Tough Budget Choices Ahead for Ramona Unified School District

A projected budget deficit of $6.5 million is forcing the district to look at possible cuts in certified and classified staffing and home-to-school transportation for 2012-2013.

Ramona's school board reluctantly last week gave staff the green light to research ways to offset a possible shortfall of $6.5 million for the next school year.

"We have to consider everything I guess," President Dan Lopez said to his colleagues at the Feb. 16 board meeting. "This isn’t what I wanted to be discussing when I ran for this board. We’ve been doing this for three years. I’d rather be talking about instruction."

The discussion was another round of brainstorming about what can be done if several ballot initiatives to extend and increase taxes to support schools do not pass in the November election.

Gov. Jerry Brown proposes two initiatives that would raise taxes for people at the highest end of the income scale. The measures are almost identical versions of The Schools and Local Public Safety Protection Act of 2012. One was filed in December and the other—with a corrected typo—was filed in January. Either of them or both of them could go on the ballot, depending whether they each receive the necessary 807,615 signatures.

The measures both call for new taxes that would expire in five years, per the Constitution. They also temporarily restore some sales taxes that were in effect last year. Both versions, obtained from the Secretary of State's Office, are attached to this story.

Several other initiatives that propose increases in personal income tax to aid schools could compete on the ballot. To read them on the Secretary of State's website, click here.

At the board meeting, David Ostermann presented a list of possible "Budget Crisis Solutions" that Ramona could implement if none of the initiatives passes. The district is mandated by the County Department of Education to plan as though no initiative passes. If one does, funding could be re-allocated.

Ostermann is the assistant superintendent of Administrative Services. His list is attached to this story. It includes:

  1. Certified layoffs, which could mean elimination of the K-6 music program and an increase in class size to 30 students for every teacher
  2. Classified layoffs
  3. Elimination of, or cuts to, home-to-school transportation
  4. Eiimination of funding for freshman athletics

Ostermann asked board members which ideas they wanted him to research. The board chose the first three, while telling Ostermann they'd like to hold off on looking at cuts to the athletic programs.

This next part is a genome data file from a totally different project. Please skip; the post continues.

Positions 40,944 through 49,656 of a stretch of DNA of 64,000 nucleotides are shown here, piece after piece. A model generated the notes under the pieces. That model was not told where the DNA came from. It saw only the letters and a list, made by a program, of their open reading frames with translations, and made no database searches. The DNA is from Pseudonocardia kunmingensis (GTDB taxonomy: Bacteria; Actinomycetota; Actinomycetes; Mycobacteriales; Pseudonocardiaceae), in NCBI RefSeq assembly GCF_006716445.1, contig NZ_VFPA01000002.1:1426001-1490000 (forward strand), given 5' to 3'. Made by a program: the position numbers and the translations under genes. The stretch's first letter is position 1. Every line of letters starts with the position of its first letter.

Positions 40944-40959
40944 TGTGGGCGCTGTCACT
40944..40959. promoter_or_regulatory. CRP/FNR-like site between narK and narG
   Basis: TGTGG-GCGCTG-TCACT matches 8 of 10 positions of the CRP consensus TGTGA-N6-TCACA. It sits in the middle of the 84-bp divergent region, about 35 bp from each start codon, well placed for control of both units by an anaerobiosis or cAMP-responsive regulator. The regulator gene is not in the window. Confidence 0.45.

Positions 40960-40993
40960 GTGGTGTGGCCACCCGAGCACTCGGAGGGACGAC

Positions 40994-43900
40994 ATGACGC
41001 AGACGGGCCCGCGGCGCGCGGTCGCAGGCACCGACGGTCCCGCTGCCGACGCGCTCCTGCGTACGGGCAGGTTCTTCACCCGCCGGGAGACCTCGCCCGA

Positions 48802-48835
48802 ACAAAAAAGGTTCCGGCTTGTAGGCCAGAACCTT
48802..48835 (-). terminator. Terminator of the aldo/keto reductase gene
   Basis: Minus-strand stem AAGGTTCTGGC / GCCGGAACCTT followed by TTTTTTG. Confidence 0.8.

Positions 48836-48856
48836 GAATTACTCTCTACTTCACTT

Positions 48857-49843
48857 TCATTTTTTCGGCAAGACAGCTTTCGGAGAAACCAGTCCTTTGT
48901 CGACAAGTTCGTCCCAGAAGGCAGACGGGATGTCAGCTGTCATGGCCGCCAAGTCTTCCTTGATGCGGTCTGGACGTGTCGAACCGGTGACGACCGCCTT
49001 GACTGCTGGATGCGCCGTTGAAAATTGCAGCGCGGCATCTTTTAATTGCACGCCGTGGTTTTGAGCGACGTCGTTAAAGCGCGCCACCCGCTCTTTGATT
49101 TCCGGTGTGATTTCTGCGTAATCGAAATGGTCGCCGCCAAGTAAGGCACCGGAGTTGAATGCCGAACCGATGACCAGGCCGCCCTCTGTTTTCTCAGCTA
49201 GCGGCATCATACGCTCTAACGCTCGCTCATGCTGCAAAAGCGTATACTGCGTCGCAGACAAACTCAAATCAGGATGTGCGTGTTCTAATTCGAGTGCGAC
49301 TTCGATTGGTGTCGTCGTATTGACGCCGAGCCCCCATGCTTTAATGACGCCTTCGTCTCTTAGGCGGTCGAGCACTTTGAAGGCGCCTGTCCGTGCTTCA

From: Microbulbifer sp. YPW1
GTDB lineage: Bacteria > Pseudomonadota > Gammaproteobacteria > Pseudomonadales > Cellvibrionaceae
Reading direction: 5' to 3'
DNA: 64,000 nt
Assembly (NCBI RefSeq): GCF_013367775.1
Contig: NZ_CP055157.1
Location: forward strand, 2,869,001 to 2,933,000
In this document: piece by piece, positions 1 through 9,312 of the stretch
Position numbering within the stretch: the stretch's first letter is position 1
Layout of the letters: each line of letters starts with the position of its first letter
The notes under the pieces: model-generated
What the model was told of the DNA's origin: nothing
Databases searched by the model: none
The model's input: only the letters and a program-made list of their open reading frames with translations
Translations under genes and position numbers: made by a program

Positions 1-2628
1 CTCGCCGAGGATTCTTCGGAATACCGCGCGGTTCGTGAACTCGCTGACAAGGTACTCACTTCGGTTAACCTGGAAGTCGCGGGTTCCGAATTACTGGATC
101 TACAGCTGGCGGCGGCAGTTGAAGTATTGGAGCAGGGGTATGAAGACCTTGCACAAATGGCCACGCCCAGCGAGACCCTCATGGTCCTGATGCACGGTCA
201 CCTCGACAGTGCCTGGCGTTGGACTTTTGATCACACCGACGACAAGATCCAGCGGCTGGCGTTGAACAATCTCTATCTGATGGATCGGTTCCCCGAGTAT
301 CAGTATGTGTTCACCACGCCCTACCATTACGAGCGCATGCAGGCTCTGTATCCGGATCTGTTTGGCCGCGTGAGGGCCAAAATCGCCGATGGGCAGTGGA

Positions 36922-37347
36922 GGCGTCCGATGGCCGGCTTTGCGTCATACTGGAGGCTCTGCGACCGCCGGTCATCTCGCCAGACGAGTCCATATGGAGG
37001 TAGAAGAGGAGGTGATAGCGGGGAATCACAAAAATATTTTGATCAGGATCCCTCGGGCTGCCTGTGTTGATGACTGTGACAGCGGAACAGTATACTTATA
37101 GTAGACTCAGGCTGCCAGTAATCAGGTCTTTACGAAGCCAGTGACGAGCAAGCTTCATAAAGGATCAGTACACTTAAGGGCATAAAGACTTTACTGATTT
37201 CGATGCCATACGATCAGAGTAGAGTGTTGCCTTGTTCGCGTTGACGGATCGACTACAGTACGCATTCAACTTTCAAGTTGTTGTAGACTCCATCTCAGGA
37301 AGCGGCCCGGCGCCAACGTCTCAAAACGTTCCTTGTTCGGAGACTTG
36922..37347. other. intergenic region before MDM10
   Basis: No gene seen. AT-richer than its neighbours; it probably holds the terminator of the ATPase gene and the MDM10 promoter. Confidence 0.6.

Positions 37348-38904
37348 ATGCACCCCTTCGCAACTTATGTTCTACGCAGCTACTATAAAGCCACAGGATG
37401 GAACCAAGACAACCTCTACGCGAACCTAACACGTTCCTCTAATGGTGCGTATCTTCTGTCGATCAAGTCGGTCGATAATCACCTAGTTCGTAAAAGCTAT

Board members agreed that they were reluctant to have to look at cuts in these areas but that they needed to have all the information at hand to make decisions.

"You've presented this as a crisis," Rodger Dohm told Ostermann. "So I guess we'll have to deal with it. This is happening in my industry. I’d rather do this than go bankrupt."

Brown's measures note that the state of California has made $56 billion in cuts to education, law enforcement, fire protection, healthcare and "other critical state and local services" in the past four years. The plans are proposed to reduce or avoid further cuts.

This week, Ramona Unified School District Superintendent Robert Graeff told Patch what the district's stance is on the initiatives.

"Our position is that we hope one—and only one—eventually qualifies for the ballot so as not to confuse the voters," he said. "But any of the proposals are likely to benefit our local schools in some substantial manner. Without voter support, most districts across the state—and locally—will be scaling back services for children and families to very basic levels."

The president of Ramona Teachers Association, when reporting to the board on current negotiations at last week's meeting, expressed frustration over what the RTA sees as frequent changes by the district and she said there hasn't been enough communication regarding a possible bond issue.

"Negotiations have begun and they're contentious," Donna Braye-Romero said. "We would like to come to mutually advantageous solutions. The best is a retirement incentive. We will not make concessions based on speculation.

She criticized the district for "wild projections about the future."

"You're changing them every day but you're asking us to bargain," she said.

"You haven’t come to us to discuss a bond. Why not?"

"The RTA is committed to a settlement but it needs to be fair," she said. "It needs to pass the test of reason. Reasonable negotiation would be appreciated."

Board member Kim Lasley echoed the RTA's concern about frequent changes in the possible budget solutions.

"You are constantly making proposals and they are constantly changing," she told Ostermann. "I know it’s based on what’s coming down from the governor’s office but it’s hard to deal with."

Ostermann told the board, "The lack of money has come from the state, not from anyone in this room or in the district."

Joe Minervini February 25, 2012 at 04:09 PM
....here we go again.....seems like Sacramento liberals have not been aware of what they call the Great Recession." They have been spending like drunk sailors for years and now they want to go after the "rich" to bail them out of their stupidity. Our school board has to deal with what the Democrat legislators have been doing for the last 20 years. A good friend of mine recently moved to Arizona because he "...couldn't afford to be retired in California..." Its probably time for parents of students to volunteer and help with maintenance, driving busses, assistant teaching, etc. Either way, the school board has some difficult decisions ahead. Joe Minervini


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